Recently I hiked the Grand Canyon rim to rim to rim. It is a 44-mile hike with about 14,000 feet in elevation. Only 3 days before the trip, four friends convinced me to go. The first 22 miles were great fun as we began the hike at 11:00 pm and hiked through the night only to end up watching a beautiful sunrise as we climbed the North Rim. Due to injuries and other reasons I was left to hike back to the south rim alone. I wasn’t worried as I like being alone and knew I could get some good thinking done during the next 12 hours. I quickly learned there is a big difference between hiking with four friends and hiking alone. The talking, laughing, peer pressure to keep up and the energy of the group made the first ½ of the hike really enjoyable.
The return hike was hard, really really hard. As I made the final ascent up the south rim to finish my 44 miles I overheard one hiker tell his fellow hiker he didn’t think he could make it and to go on ahead. His friend replied, “I’m not leaving you, we can do this together.” I, more than anything, wanted a “together” moment to help me during the final stretch to the top, but I didn’t have it (although I did have a ranger who lied that I only had two miles to go when it was really four). I realized at that moment (while somewhat delirious) that life oftentimes is having to walk the hard road alone. Even when surrounded by friends and family, the hard climbs are often not known or understood by others. That’s okay because it is in those moments we learn to trust ourselves and amaze ourselves by doing the hard thing. Sometimes we have to walk alone. No one else wrote my first book, no one could study for me during all those years of schooling, no one would go pick up my last two children from countries halfway around the world. I had to do it. So when you have to walk the last 22 miles alone, I trust you can do it. But……realize you won’t always walk alone.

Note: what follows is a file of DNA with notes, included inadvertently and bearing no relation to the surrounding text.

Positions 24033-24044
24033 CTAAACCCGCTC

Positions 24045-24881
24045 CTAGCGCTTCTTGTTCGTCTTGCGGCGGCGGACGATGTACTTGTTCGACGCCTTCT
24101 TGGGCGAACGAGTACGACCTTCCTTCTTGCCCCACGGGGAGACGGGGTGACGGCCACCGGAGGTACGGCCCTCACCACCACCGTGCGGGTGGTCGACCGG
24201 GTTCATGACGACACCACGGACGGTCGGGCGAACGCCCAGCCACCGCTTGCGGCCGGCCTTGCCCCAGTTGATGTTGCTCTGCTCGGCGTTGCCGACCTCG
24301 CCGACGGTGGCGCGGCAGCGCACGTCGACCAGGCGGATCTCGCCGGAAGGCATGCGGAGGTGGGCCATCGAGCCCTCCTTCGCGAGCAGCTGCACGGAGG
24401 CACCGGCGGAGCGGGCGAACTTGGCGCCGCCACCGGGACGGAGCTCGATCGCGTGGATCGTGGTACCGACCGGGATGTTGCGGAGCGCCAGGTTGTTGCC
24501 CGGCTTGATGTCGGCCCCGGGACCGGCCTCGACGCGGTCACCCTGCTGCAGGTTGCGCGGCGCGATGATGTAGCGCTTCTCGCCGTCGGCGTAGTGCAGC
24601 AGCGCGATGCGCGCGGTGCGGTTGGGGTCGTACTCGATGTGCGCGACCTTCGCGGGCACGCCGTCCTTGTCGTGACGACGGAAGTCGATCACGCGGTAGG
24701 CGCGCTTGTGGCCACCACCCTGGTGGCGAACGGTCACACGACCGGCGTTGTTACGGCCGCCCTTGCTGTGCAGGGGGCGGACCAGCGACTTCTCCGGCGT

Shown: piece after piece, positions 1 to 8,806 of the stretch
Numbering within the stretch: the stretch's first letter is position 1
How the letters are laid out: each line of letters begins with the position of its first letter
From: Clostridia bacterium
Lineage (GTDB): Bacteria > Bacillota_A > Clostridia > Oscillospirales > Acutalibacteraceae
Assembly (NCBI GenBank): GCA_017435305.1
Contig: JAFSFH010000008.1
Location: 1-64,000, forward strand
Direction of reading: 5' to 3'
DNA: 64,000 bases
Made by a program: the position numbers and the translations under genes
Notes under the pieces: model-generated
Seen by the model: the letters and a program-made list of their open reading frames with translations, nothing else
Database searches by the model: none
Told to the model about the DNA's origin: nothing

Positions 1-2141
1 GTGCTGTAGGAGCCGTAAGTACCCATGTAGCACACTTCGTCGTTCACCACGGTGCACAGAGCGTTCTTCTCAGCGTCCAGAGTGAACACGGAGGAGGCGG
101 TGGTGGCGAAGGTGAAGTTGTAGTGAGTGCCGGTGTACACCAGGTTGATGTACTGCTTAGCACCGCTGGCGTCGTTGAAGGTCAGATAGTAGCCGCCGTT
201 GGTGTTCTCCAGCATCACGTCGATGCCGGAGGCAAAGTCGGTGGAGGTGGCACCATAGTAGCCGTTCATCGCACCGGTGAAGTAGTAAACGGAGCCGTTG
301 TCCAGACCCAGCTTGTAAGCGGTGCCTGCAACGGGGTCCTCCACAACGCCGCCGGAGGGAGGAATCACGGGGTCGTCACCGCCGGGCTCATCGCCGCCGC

When I reached the top of the south rim, I walked out of that canyon sat down on the curb and quickly realized I wasn’t getting up. I then heard, “Chris is that you? Let’s get you out of here and get you some food.” A good friend to the rescue! Life will offer you up the right people at that right time, but it may just differ from the time YOU think you need it. So don’t despair if you are walking the hard road and feel alone. Be proud and keep walking. Out of the blue, you may hear someone call your name and want to help take care of you. (Or you may get a ranger who will lie to you about how far you have to go not realizing you are wearing a GPS watch.)
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